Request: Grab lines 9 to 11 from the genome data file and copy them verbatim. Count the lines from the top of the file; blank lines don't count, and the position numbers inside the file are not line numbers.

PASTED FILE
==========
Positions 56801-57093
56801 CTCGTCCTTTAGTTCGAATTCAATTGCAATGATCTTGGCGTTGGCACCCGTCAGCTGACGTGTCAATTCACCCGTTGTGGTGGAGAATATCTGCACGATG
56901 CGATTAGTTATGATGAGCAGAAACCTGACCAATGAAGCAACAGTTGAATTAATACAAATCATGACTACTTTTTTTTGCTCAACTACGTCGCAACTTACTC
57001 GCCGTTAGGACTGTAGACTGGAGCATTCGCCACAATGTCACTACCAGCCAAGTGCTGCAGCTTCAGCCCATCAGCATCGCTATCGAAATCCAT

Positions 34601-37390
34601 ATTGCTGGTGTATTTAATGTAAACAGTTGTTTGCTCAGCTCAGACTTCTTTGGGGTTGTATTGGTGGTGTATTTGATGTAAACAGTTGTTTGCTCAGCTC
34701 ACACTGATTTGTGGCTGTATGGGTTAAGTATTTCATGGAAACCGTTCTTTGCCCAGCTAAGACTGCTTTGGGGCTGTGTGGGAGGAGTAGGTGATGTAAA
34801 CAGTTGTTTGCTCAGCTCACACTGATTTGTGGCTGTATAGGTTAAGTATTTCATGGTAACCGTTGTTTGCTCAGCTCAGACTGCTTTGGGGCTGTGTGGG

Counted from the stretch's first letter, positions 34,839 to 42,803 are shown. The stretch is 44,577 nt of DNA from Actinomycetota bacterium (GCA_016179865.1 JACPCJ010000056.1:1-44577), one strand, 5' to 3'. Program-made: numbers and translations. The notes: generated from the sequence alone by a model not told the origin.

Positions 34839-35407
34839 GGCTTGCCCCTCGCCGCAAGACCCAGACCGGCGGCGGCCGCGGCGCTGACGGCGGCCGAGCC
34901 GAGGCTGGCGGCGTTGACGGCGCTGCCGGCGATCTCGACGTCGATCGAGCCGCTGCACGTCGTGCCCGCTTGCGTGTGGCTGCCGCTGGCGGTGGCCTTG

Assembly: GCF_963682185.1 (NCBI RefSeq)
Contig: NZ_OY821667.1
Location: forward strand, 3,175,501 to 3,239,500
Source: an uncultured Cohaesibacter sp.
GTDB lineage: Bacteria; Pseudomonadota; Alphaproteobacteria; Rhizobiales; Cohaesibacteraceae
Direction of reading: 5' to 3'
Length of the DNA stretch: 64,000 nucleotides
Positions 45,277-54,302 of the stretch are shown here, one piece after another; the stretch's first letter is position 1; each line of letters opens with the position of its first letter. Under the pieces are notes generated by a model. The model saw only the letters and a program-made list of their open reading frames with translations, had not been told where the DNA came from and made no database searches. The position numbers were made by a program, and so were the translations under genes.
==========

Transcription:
Counted from the stretch's first letter, positions 34,839 to 42,803 are shown. The stretch is 44,577 nt of DNA from Actinomycetota bacterium (GCA_016179865.1 JACPCJ010000056.1:1-44577), one strand, 5' to 3'. Program-made: numbers and translations. The notes: generated from the sequence alone by a model not told the origin.

Positions 34839-35407
34839 GGCTTGCCCCTCGCCGCAAGACCCAGACCGGCGGCGGCCGCGGCGCTGACGGCGGCCGAGCC